Most of them weren’t at the Lincoln Memorial the day Martin Luther King Jr. gave his “I Have a Dream” speech. But his words have stayed with these four Tacomans, all long-time civil rights activists, for 50 years.
President emeritus of the Tacoma Urban League.
During the march: Was an airman on what now is Joint Base Lewis-McChord.
“There wasn’t that much talk about the march, but among black people in America, all of us were interested in the outcome. We followed Dr. King on the radio, TV, any way we could get it.
“Like him, I’m a native Georgian. The Georgia I grew up in was in the deep South and was legally segregated. Hancock County, when I was born, had about 3,000 people in it. That’s roughly what it has today. The mayor is black, as are three of the five people on the county council.
“But not when I grew up. There have been major changes.”
First African American woman to work as a school administrator for the Tacoma School District.
During the march: Was on a leave of absence from Tacoma Schools, teaching on a U.S. military base in Germany.
“You felt like you ought to be home. Not that you could change anything, but you felt that you ought to be a part of it. There was a longing there to come home.
“There was a lot of talk (overseas) concerning it. I had an assistant in my classroom, (a) German, and she and I would have discussions. They knew about the march. It was kind of like comparing notes. They had come through many things also (during World War II).
“What it did in my opinion was to bring to light some of the things that were happening, especially for our youth who had not experienced what the rest of us had. The march brought awareness to the United States and the world about Dr. Martin Luther King and everything that he and we stood for.
“The fight is not over. The awareness and justice is still not where it should be. We need to continue what he started.”
Tacoma’s first African American mayor.
During the march: Was a civil rights activist in Tacoma.
“I think most people watched it privately. I don’t remember any big groups or that sort of thing, but we all paid attention to what was going on. This was part of an ongoing sense that we were going to be victorious in changing America’s opinion about the relationship between black and white people.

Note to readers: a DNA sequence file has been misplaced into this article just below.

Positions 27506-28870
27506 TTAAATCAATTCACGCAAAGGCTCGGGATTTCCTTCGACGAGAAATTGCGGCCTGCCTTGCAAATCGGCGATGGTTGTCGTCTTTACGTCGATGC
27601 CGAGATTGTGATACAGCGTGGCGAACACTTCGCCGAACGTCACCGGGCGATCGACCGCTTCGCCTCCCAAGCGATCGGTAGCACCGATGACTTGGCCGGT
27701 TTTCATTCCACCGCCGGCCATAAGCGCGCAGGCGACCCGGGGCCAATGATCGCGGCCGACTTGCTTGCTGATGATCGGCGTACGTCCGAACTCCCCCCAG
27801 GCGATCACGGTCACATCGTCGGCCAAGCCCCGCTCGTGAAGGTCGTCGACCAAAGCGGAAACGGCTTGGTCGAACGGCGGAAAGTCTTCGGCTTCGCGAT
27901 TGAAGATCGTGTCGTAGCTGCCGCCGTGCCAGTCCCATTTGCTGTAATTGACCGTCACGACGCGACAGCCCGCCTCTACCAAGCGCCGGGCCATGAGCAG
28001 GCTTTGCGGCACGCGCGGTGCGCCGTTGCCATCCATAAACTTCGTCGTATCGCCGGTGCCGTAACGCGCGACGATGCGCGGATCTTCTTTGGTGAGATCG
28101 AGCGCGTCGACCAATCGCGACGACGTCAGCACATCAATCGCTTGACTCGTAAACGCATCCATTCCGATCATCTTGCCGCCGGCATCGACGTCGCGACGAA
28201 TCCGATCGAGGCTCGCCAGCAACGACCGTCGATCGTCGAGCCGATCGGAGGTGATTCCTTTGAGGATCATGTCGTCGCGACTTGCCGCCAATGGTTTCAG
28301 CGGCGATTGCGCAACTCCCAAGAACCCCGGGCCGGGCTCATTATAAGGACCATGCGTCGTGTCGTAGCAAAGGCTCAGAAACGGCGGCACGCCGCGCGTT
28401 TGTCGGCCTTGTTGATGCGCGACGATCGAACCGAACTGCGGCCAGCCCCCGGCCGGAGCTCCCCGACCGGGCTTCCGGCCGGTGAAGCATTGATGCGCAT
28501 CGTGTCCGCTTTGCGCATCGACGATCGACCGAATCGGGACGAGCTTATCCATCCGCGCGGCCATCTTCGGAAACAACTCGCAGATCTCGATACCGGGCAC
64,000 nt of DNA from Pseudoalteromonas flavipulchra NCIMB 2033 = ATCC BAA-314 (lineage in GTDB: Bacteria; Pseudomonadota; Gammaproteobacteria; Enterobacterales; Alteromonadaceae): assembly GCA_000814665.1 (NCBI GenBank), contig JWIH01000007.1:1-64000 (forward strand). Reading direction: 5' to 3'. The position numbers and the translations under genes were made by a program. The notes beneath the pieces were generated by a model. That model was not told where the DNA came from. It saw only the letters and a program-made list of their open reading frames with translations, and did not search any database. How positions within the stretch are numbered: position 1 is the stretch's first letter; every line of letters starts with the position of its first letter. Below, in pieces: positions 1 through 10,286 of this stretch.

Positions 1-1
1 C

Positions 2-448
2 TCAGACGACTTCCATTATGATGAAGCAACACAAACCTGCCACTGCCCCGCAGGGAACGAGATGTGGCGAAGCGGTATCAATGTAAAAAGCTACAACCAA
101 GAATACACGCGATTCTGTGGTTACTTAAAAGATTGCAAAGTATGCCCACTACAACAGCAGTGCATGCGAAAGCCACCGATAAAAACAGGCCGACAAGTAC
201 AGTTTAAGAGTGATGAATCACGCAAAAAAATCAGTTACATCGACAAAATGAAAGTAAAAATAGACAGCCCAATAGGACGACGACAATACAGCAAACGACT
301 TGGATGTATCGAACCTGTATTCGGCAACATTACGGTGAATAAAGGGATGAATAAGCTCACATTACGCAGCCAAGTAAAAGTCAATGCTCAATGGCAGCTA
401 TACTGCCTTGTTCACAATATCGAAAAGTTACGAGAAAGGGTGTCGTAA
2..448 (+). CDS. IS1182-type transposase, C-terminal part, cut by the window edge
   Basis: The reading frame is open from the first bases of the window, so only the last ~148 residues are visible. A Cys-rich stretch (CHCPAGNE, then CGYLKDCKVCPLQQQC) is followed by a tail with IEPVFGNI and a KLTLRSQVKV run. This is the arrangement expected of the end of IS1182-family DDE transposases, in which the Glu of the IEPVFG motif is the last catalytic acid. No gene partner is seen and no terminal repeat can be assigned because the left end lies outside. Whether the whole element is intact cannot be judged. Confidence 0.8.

“Dr. King’s speech was one of hundreds I had heard and was totally predictable. If you were involved in the movement, these are not strange occurrences. For people who had no history or background, it may have just been monumental.
“But ‘I have a dream,’ he had been saying that for I don’t know how long. He had it down to where he could do it with absolute conviction over and over and over. The impact of the speech was that it got national attention. It was absolutely stirring. It was as moving as a speech could be.
“I heard him speak in 1957 in Detroit. I stood in line for hours to get a front row seat. I stepped right over the barrier that separated him from the audience, and walked up and shook his hand. It was one of the greatest moments of my life.
“I followed him religiously. He was my guy.”
ERROL ALEXANDER A REGIONAL ORGANIZER FOR THE MARCH ON WASHINGTON WHO NOW LIVES IN TACOMA
During the march: Was a regional organizer who spread the word about the event around Ohio, where he was the president for the Sandusky branch of the National Association for the Advancement of Colored People. He attended the march and now lives in Tacoma.
“They had troops outside. They closed all the government offices, because they expected trouble. We were so scared.
“We had the addresses of attorneys, and if there was going to be trouble, we (the organizers) were going to meet at the Willard Hotel.
“There were at least three people I know (who) collapsed from the heat. We traveled all night. It was exhausting, but we did it, because of people who really believed in this country.
“(During Dr. King’s Speech) there was a calmness and a stillness.
“At the corner of Louisiana Avenue and Massachusetts (in Washington, D.C.) was a group of Boy Scouts waving flags. That made me think: ‘This is America,’ seeing them cheering us on.”Interviews by staff writer Alexis Krell